The folks at RealClimate reflect on their first year of blogging. I would call what they've done a fairly hearty success. My one complaint is that, if your stated goal is to communicate accurate science to outsiders, you would do well to minimize technical jargon and focus on clear, accessible prose. Some of the posts are so dense that I hesitate to recommend them. But regardless, it's an invaluable resource. If you don't have the RSS feed in your reader, get it.
I would say "unbelievable," but this is Texas we're talking about. The majority of Houston-area lawmakers in the Texas House voted against legislation intended to protect the public from toxic air pollution, a Houston Chronicle analysis of 2005 voting records has found. The five rejected amendments would have made the state's health screening levels for pollution more strict, required companies to continuously monitor emissions and set fines for the periodic releases known as "upsets" that plague fence-line neighborhoods. Yet 20 of 34 representatives in the eight-county region, where toxic pollution problems have been well-documented, particularly along the Houston Ship Channel, voted to table these actions. All 20 of the dissenters are Republicans, some of them representing industrial districts such as Pasadena, Baytown and Seabrook, where people and industry exist side by side. No doubt a matter of conservative principle, right? (via TPMCafe)
Outside magazine has a list of 10 "New American Dream Towns." When we combed the country for the sweetest innovations and the freshest ideas for making neighborhoods better places to live, work, and play -- with tons of green space, easy access to the outdoors, and big-think visions for smarter, more sustainable everyday living -- we hit the jackpot. ... To spotlight the new American dream towns, we started with a wish list of criteria: commitment to open space, smart solutions to sprawl and gridlock, can-do community spirit, and an active embrace of the adventurous life. We looked for green design and green-thinking mayors, thriving farmers' markets and healthy job markets. We found it all -- and then some: ten towns that might tempt you to box up your belongings, plus nine more whose bright ideas are well worth stealing. Check out these shining prototypes for what a 21st-century town -- what your hometown, perhaps -- can be: cleaner, greener, smarter. Better. Some of the choices are expected (Chicago, Portland, Ore.), but some may surprise you. (They surprised me anyway, particularly given my lifelong hostility toward Salt Lake City.) And don't miss the short pieces at the end of the package: Smart Urban Ideas parts one, two, and three. (via Treehugger)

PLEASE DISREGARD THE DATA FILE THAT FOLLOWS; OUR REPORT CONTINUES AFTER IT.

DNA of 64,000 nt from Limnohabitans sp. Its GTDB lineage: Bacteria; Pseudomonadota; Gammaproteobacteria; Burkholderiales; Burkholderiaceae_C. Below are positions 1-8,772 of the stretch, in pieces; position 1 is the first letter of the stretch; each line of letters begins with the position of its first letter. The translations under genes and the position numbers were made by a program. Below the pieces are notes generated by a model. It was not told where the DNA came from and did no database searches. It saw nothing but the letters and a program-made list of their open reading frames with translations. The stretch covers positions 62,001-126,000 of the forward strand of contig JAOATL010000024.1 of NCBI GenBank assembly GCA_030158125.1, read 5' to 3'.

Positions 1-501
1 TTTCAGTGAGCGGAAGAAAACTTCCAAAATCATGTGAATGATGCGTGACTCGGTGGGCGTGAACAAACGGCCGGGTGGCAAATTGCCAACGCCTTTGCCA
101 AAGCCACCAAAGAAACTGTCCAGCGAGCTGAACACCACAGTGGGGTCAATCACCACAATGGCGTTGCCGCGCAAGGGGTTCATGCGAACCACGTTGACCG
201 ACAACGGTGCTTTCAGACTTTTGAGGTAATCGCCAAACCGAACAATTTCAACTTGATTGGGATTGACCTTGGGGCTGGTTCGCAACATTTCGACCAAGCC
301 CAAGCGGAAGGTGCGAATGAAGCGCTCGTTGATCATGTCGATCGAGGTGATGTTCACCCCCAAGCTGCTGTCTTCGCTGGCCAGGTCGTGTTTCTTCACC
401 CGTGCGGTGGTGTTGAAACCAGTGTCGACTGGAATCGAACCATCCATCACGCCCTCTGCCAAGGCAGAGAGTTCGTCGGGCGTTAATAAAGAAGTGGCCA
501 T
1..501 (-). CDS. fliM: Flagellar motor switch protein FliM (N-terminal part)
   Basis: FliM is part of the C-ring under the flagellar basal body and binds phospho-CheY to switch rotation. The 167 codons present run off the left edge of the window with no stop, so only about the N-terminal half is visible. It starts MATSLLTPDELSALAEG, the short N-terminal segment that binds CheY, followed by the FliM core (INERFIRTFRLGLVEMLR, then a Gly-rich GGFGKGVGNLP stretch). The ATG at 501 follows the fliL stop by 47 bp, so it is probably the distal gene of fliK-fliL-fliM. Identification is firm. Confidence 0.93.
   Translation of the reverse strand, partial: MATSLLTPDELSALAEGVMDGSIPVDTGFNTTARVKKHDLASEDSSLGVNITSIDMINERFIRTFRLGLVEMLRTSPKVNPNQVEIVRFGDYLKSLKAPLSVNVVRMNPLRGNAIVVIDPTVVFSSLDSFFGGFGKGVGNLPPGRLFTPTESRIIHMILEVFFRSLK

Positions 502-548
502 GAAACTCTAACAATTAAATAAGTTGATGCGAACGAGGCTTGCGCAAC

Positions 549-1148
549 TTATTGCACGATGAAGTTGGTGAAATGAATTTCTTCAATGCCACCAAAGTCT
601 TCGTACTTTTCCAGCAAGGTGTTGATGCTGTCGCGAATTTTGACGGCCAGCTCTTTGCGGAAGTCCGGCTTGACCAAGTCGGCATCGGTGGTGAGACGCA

LA Weekly's Judith Lewis has written a short but incisive piece on a subject dear to my heart: When the American Civil Liberties Union this week released a new batch of documents obtained from the FBI verifying that the federal agency has been monitoring domestic environmental- and animal-rights groups, it was only the latest evidence of government working on behalf of the anti-environmentalist industry and property-rights advocates to, as one of those advocates put it in 1992, "destroy the environmental movement." It's an effort that's been under way since the 1980s, using various tactics from intimidation to slander. Only recently have the anti-environmentalists hit upon their most promising idea yet: Linking environmentalism to terrorism. Lewis goes on to question whether the ELF (Earth Liberation Front) actually exists as an organization at all. Its alleged website is little more than a hook for a bunch of advertising; its alleged spokesmen are self-promoting cranks; the criminals allegedly connected to it deny any such connections. Indeed, the people who seem to have the most to gain from the ELF existing are Sen. James Inhofe (R-Okla.), the leaders of the wise-use movement, and certain industries whose excesses are threatened by environmental activism. Zealots need enemies, and if those enemies don't exist, zealots will create them. The documents the FBI has released so far, most of them heavily edited accounts of monitoring activities directed at Greenpeace and PETA, may be just the tip of the surveillance iceberg. "The reason we have the documents on PETA and Greenpeace is because we asked for them," says Ben Wizner, an attorney with the ACLU. "There have also been requests by local environmental groups around the country. They're trickling out. And I expect that because of these revelations there will be more groups that want to see their FBI files," he said. You could call the FBI surveillance a colossal waste of public resources, but Wizner thinks it's worse than that: Also in the documents obtained by the ACLU is a memo about a source planted within Greenpeace informing the agency that recent law-enforcement efforts have already damaged morale. As I've said before, the goal here is not just to hurt morale, not just to slander, but more specifically to question the tax-exempt status of certain powerful environmental organizations. I think it's far past time for the mainstream green movement to speak out about this publicly. They're letting their enemies define the terrain.